Speaking of SONICblue, the company has also rethought digital video recording (DVR), a suddenly surging technology the company helped jumpstart with its ReplayTV devices. SONICBlue's GoVideo line of products has always done double-duty, with dual VCR decks and combination DVD/VCR devices. This year, however, the company is introducing the GoVideo DV6430, which combines a DVD player and VHS VCR in one machine, along with 128MB of RAM, so users can pause and rewind live TV. The device is a simple, elegant solution for those times when the phone rings or you want to watch a football replay. The GoVideo DV6430 can store up to 15 minutes of MPEG-2-quality video, enough time for a quick trip to make a sandwich. SONICblue also touted the automatic-commercial-advance and connectivity features of its new ReplayTV 5000, which the company introduced in October. The ReplayTV devices have had the ability to display photos from your home computer for some time; the company is adding the ability to stream music from PCs later this year.

Personalized Devices Dominate
Like last year's show, 2003 International CES is all about devices, not PCs. Many of these devices connect to PCs, and although connectivity is a theme (of sorts), many of this year's devices tout personalization features. For example, Philips Electronics showed off its Emotive Micro stereo systems, which come in a wide range of color choices to match your home decor. And HP is taking an interesting approach to personalization with a new printer, the HP DeskJet 3425, which can print its own skin. The DeskJet 3425's top panel is clear, so you can print a photograph of your choosing and insert it into the panel. It's a nice effect, prettying-up an otherwise boring home office device.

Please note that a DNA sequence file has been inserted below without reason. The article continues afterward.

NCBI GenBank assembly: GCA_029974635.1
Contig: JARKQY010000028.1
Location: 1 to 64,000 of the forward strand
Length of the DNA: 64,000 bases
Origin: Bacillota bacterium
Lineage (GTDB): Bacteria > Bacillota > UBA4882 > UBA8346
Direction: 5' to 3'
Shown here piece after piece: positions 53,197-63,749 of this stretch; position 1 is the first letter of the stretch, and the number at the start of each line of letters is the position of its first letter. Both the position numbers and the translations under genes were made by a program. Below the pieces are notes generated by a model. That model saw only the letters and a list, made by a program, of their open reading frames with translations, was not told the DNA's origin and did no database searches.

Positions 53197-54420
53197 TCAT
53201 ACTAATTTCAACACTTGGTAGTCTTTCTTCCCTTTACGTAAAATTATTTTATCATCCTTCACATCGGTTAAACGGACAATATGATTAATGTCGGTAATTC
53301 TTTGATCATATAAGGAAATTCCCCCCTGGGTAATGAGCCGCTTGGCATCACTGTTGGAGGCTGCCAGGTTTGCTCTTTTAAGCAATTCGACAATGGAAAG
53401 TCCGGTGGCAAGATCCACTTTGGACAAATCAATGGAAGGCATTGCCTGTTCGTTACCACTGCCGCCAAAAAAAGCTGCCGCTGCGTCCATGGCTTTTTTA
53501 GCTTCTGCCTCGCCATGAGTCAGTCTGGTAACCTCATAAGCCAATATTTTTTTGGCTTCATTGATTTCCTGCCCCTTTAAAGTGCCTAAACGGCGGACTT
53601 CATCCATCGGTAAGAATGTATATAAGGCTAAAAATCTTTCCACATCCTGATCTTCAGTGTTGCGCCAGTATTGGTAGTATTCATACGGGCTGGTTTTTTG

Transmeta Moves from PCs to Devices
Although ultra-mobile CPU maker Transmeta will continue to ply its wares to laptop makers, the company is moving into the potentially far more rewarding market of PC-like devices and other devices. One intriguing Transmeta solution is the OQO Ultra-Personal Computer, a full XP-based PC that's smaller than the Media2Go devices, yet features a larger 800 x 400 screen, USB 2.0 and FireWire ports, and docking connections so that you can use it at home with your large monitor, keyboard, and mouse. Transmeta also exhibited various Tablet PC designs, new ultra-slim notebooks that don't have fans, home-storage servers with hot-swappable 2.5" hard disks, various embedded product platform boards, and rack-mounted server blades. The company also demonstrated its next-generation Crusoe processor (code-named Astro), which will ship by the end of the year. Astro features desktop-level performance but continues Transmeta's market-leading power-saving and cool-running capabilities.

But Wait, There's More ...
Because of the new CES schedule--Thursday through Sunday--I'm not done yet. Monday's WinInfo Daily UPDATE will contain more Short Takes--from 2003 International CES and otherwise. See you then!